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Security

Apple's software chief refuses to 'turn back the clock' on iPhone security

Calling digital security an "endless race," Craig Federighi criticizes the FBI for asking Apple to fall behind by building a backdoor into the iPhone.

Apple's head of software engineering, Craig Federighi, warns against going backward in the "endless race" for digital security.

James Martin/CNET

With every new generation of smartphone software and every browser update, the battle rages on.

Software engineers improve digital defenses, hackers find new vulnerabilities to exploit, and the engineers, in turn, work even harder to keep your data safe.

In what he describes as an "endless race" against the bad guys, a top Apple executive refuses to be hobbled, saying that engineers shouldn't have to turn back the clock on security, no matter the stakes.

Craig Federighi, senior vice president of software engineering at Apple, on Sunday penned an op-ed in The Washington Post, arguing that building a backdoor into the iPhone would drag Apple back to security standards of three years ago.

Federighi's comments are the latest salvo in the legal battle over FBI's demand that Apple crack an iPhone 5C belonging to one of the terrorists involved in December's massacre in San Bernardino, California. The FBI, along with the US Department of Justice, argues that the phone could hold vital clues, while Apple says deliberately compromising iPhone security would affect online safety for all its customers.

The case has seen the likes of Google and Microsoft lend their support to Apple, while Republican presidential contender Donald Trump has called for an Apple boycott.

For Apple's software team, though, it's a simple matter of not losing ground in a critical battle.

"Our team must work tirelessly to stay one step ahead of criminal attackers who seek to pry into personal information and even co-opt devices to commit broader assaults that endanger us all," Federighi wrote in his op-ed. "Sadly, these threats only grow more serious and sophisticated over time."

Just as Apple fans wouldn't want the company to launch a new iPhone with last year's specs, Federighi said, Apple's security team isn't satisfied with old security either. According to his op-ed:

The encryption technology built into today's iPhone represents the best data security available to consumers...

That's why it's so disappointing that the FBI, Justice Department and others in law enforcement are pressing us to turn back the clock to a less-secure time and less-secure technologies. They have suggested that the safeguards of iOS 7 were good enough and that we should simply go back to the security standards of 2013.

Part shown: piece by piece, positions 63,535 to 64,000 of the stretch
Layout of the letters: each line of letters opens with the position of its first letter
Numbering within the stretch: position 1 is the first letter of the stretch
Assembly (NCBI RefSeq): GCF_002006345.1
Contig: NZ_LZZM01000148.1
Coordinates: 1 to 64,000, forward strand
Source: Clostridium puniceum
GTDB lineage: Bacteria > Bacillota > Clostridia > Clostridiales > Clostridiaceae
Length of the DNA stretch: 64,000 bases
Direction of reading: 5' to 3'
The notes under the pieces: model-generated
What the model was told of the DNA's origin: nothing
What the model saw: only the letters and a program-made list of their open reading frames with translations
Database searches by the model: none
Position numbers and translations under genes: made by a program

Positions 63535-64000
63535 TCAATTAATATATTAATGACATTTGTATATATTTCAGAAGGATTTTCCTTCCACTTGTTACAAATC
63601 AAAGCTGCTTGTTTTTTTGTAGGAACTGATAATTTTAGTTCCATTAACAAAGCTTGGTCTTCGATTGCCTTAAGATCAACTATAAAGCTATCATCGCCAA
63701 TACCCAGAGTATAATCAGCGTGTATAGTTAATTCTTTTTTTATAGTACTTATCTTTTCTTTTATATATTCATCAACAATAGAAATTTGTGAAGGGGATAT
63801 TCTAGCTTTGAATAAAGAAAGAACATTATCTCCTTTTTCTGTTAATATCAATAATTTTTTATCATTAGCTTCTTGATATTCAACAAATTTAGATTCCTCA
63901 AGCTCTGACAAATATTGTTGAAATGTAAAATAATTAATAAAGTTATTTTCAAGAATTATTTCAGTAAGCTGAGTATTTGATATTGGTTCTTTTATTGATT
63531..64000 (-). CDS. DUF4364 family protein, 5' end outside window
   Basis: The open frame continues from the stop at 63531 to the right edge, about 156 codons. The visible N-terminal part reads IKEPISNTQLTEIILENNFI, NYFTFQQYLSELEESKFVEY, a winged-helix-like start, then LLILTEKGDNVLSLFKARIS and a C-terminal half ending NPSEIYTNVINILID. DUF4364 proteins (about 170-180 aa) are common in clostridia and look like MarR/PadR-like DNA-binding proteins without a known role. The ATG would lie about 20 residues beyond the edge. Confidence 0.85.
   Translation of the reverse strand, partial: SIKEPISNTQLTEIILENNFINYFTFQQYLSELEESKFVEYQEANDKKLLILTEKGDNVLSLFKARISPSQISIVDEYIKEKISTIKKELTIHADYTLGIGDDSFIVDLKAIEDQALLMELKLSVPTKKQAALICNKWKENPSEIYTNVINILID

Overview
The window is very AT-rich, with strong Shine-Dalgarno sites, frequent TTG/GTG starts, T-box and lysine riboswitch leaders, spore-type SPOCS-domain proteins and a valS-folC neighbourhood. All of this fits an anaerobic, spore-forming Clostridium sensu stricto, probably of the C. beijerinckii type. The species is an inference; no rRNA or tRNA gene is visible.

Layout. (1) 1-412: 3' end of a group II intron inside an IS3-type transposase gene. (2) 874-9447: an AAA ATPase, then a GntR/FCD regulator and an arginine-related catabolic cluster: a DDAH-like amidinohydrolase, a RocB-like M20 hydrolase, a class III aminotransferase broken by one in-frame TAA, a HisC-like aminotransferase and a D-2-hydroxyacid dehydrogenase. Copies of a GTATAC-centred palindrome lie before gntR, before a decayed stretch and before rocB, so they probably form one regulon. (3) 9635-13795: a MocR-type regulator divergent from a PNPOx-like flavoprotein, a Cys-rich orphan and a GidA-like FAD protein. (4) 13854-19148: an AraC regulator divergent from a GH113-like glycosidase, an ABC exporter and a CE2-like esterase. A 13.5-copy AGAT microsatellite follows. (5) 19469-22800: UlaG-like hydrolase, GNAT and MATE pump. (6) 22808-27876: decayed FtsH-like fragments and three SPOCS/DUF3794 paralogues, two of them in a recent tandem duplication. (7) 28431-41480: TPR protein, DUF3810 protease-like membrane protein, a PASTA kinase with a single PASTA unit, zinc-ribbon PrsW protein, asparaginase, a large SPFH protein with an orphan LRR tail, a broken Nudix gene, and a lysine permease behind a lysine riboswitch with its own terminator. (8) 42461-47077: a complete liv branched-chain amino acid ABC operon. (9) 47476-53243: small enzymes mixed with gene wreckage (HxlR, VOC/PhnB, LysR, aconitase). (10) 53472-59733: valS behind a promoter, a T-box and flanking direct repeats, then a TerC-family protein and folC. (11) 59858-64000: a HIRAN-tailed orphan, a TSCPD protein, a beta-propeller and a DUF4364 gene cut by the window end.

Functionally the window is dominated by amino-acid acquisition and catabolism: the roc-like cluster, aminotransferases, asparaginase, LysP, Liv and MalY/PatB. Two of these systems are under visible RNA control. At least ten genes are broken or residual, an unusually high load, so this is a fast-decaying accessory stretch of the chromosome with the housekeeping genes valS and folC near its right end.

But the security of iOS 7, while cutting-edge at the time, has since been breached by hackers. What's worse, some of their methods have been productized and are now available for sale to attackers who are less skilled but often more malicious.

These comments resonate all the more after security researchers on Sunday announced the discovery of ransomware targeting Apple's Mac computers. The malicious software, which takes control of a computer until its owner pays a ransom, is believed to be the first targeting the Mac in the real world.

According to Federighi, the defenses that Apple's teams of engineers work hard to maintain are the very protections that keep malware out of its devices and keep sensitive data out of the wrong hands.

"Criminals and terrorists who want to infiltrate systems and disrupt sensitive networks may start their attacks through access to just one person's smartphone," he said.

With Apple's legal counsel being called before Congress and other big names in tech filing their support for the company, the clash between Apple and the FBI is growing in scope by the day. With national security being weighed against personal security of an increasingly connected public, both parties have serious skin in the game.

For the engineers behind it all, the personal is political.

"Great software has seemingly limitless potential to solve human problems -- and it can spread around the world in the blink of an eye," Federighi said. "Malicious code moves just as quickly, and when software is created for the wrong reason, it has a huge and growing capacity to harm millions of people."